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How Emo Nite went from L.A. clubs to festival stages and a Vegas residency

Eight years ago, T.J. Petracca and Morgan Freed invited a few friends to hang out at The Short Stop bar in Echo Park. They convinced the owners to let them take over the venue playlist and curated the first Emo Nite with a selection of the duo’s favorite emo and pop-punk songs.

“We didn’t think anybody was going to come,” Freed said during a recent video chat, ahead of Emo Nite hitting The Glass House in Pomona on Jan. 14 and The Casbah in San Diego on Jan. 20. “We thought it would be a couple of our friends – and it was way, way bigger than we expected. And we were just DJing off an iPad.”

Since then, Emo Nite has grown into a touring phenomenon that hits clubs and theaters in major cities throughout the United States and pops up for special sets at large-scale music festivals like the Coachella Valley Music & Arts Festival and Insomniac Events’ EDC. In 2022, Petracca and Freed landed their first Emo Nite residency at Zouk Nightclub at Resorts World Las Vegas, where big-name EDM artists like Zedd, Tiësto, Deadmau5 and Kaskade all regularly perform.

Emo Nite founders Morgan Freed (left) and T.J. Petracca, of Los Angeles, landed a residency at Zouk Nightclub at Resorts World in Las Vegas that ran for three months in 2022. (Photo by ZoukGroup)

Los Angeles duo T.J. Petracca (left) and Morgan Freed are the creators of Emo Nite, an event that now travels around the country and celebrates emo music and brings out some of the biggest emo and pop-punk artists to the parties. (Photo by Beth Saravo)

Emo Nite founders Morgan Freed and T.J. Petracca (pictured performing on the Sahara Stage at the 2022 Coachella Valley Music & Arts Festival in Indio) will host Emo Night at The Glass House in Pomona on Jan. 14. (Photo by Rodrigo Pena, Contributing Photographer)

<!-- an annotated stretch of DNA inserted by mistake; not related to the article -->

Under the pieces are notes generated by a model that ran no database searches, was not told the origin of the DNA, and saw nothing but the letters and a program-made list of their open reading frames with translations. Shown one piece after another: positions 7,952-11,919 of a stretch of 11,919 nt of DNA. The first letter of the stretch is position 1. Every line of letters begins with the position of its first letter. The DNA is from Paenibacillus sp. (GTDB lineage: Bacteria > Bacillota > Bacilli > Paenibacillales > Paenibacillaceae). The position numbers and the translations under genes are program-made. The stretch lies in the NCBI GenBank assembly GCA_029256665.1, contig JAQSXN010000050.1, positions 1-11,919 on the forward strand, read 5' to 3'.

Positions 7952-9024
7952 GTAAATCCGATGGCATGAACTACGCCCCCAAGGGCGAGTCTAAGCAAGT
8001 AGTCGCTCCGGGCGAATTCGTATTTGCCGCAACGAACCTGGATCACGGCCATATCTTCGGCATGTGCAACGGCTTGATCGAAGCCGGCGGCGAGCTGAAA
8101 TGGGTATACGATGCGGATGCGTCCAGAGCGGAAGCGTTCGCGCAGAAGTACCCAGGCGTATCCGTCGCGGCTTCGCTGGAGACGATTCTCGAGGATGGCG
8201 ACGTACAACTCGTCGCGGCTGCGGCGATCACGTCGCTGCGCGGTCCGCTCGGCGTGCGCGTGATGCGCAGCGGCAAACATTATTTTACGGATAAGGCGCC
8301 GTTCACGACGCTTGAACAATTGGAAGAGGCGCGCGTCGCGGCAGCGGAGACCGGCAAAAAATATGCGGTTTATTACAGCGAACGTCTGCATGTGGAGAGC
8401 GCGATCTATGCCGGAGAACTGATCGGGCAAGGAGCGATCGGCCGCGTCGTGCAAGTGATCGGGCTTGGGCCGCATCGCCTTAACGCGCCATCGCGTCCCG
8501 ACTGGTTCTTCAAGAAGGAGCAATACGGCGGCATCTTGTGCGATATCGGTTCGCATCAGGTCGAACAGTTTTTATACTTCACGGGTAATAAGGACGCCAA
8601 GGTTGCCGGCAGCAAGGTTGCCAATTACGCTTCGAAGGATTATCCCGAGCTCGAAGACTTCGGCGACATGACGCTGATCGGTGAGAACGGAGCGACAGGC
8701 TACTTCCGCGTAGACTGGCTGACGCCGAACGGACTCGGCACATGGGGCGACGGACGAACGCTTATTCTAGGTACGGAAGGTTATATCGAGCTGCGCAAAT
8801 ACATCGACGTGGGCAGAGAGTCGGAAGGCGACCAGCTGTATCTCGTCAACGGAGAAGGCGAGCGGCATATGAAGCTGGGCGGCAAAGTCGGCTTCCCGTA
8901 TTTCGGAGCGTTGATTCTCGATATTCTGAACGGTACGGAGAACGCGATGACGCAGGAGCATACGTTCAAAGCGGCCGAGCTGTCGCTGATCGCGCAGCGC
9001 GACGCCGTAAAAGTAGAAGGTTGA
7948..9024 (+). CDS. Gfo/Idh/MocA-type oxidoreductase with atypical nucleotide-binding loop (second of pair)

Emo Nite founders Morgan Freed and T.J. Petracca (pictured performing on the Sahara Stage with Tom Higgenson of The Plain White T’s at the 2022 Coachella Valley Music & Arts Festival in Indio) will host Emo Night at The Glass House in Pomona on Jan. 14. (Photo by Rodrigo Pena, Contributing Photographer)

Los Angeles duo T.J. Petracca (left) and Morgan Freed are the creators of Emo Nite, an event that now travels around the country and celebrates emo music and brings out some of the biggest emo and pop-punk artists to the parties. (Photo by Beth Saravo)

Emo Nite founders Morgan Freed (left) and T.J. Petracca, of Los Angeles, landed a residency at Zouk Nightclub at Resorts World in Las Vegas that ran for three months in 2022. (Photo by ZoukGroup)

Emo Nite founders Morgan Freed (left) and T.J. Petracca, of Los Angeles, landed a residency at Zouk Nightclub at Resorts World in Las Vegas that ran for three months in 2022. (Photo by ZoukGroup)